Expanding Interoperability

Microsoft has announced that it will make its most widely used enterprise business products more open.

What does that mean? In the technology world ‘openness’ is broadly understood to refer to the extent to which one product, application or service allows another product, application or service to connect to it. The more ‘open’ the easier it is for a connection to be effected.

This process of connection is one aspect of a broader concept called interoperability.

Given the market popularity of many Microsoft products it has always been important to developers that they be able to connect their products and services to those Microsoft products. Having developers make products and services that work with its products has also been important to Microsoft – for obvious reasons.

Over the years Microsoft has enabled interoperability with its products in a wide variety of ways – most of which were never seen by end-users. However as the demands on computing environments has increased and consumers have moved from selecting a vertical solution provided by one vendor to integrated systems and processes delivered by multiple vendors, the importance of interoperability has increased.

The demand for greater interoperability has come from the market. Technology consumers – government, private businesses, commercial and not-for-profits – have made it clear that they want, indeed demand, ever greater levels of interoperability in order to make information sharing easier.

Also, the clear message of recent legal decisions has been that all technology companies need to commit to making interoperability not just possible but practical and feasible.

Microsoft has announced that it will share through its public website the application programming interfaces (APIs) and protocols that Microsoft uses to connect its applications to its most widely used enterprise business products. The products include Windows Vista (including the .NET Framework), Windows Server 2008, SQL Server 2008, Office 2007, Exchange Server 2007, and Office SharePoint Server 2007 as well as future versions of these products.

The availability of these APIs and protocols applies to ALL developers including competitors and open source software developers.

Further Microsoft has announced that it will identify and publish which of these protocols is covered by a patent. Microsoft will provide an easy way to take a patent license to the protocols on reasonable and non-discriminatory terms for a low royalty rate. Open source developers will be given royalty free use of these patents for the development and non-commercial distribution of implementations of those protocols.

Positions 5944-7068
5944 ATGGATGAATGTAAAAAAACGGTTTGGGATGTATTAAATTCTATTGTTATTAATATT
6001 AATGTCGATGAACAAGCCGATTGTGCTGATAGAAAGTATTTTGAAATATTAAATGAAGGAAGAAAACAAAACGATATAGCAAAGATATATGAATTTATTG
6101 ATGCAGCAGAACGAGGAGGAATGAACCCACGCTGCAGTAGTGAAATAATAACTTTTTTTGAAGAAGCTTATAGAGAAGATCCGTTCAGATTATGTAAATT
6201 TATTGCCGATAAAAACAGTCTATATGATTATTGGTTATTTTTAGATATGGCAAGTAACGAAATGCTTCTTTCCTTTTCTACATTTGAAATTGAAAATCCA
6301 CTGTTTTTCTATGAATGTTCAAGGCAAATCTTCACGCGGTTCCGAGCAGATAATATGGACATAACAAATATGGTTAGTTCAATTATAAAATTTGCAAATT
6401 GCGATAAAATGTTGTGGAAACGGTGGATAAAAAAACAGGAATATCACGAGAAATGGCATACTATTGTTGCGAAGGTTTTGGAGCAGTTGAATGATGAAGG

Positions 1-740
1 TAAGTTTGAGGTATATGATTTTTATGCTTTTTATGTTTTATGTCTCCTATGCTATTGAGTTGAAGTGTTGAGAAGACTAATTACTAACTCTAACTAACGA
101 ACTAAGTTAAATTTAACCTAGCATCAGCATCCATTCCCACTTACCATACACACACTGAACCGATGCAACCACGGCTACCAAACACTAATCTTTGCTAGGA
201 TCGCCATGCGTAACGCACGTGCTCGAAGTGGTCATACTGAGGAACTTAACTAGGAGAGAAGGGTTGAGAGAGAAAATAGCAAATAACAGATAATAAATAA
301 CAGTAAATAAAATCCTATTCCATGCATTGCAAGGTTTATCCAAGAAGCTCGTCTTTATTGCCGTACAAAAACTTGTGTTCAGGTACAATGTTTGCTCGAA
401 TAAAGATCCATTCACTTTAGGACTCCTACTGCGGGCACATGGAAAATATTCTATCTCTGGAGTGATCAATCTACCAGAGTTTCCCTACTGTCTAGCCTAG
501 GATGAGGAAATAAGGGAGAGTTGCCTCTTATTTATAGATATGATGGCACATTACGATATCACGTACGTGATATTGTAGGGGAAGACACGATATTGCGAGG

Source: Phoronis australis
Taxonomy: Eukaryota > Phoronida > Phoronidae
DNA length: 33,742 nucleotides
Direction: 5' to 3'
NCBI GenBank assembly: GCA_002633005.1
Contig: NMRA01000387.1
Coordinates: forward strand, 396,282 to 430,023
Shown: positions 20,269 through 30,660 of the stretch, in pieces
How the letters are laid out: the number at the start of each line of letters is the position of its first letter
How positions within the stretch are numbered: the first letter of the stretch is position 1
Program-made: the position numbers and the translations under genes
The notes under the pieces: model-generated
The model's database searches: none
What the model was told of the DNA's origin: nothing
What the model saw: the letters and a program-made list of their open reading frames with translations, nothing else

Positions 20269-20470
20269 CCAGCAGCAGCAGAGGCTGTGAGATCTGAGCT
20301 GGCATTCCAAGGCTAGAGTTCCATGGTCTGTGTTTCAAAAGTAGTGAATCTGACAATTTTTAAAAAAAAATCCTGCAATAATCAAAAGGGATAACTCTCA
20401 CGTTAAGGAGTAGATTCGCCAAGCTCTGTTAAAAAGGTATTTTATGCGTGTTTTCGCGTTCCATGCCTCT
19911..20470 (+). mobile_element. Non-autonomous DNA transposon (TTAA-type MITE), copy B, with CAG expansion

Microsoft has also committed to giving users who input data into their most widely used enterprise business products the ability to get that data out in a form that will allow the data to be moved to other applications or uses.

Microsoft is creating a set of interfaces or connections in Microsoft Word, PowerPoint and Excel in Office 2007 that allow developers to plug other formats (such as UOF, Daisy and ODF) into Office so that they are part of the main drop down menu and can be selected by users as their default format for saving documents.

Similarly, if a customer stores data in Microsoft SharePoint, Microsoft will enable the customer data to be extracted for use in other third-party applications. This will be done in one of a number of ways, such as through an export function that makes the data available in a documented format that can be used elsewhere.

Microsoft has also made commitments in respect of transparency and support for standards and announced initiatives for greater dialogue with customers, partners and the open source communities. To see the full announcement Click here...

I doubt pathological critics will give Microsoft much credit for these announcements. Cynics will not believe until the proof is put before them. Fair enough – these are big changes. These fundamental amendments to Microsoft’s business practices will give consumers a greater voice, more choice, extended flexibility and control over their technology choices – all outcomes that vocal critics have called for and quiet consumers have wanted.

These announcements should drive greater interoperability, opportunity and choice across the IT community of developers, partners, customers, and competitors. Good public policy should not seek to directly or indirectly restrict or limit choice and competition. Well regulated and open markets do work for consumers of IT.

Simon Edwards, Manager, Government and Industry Affairs

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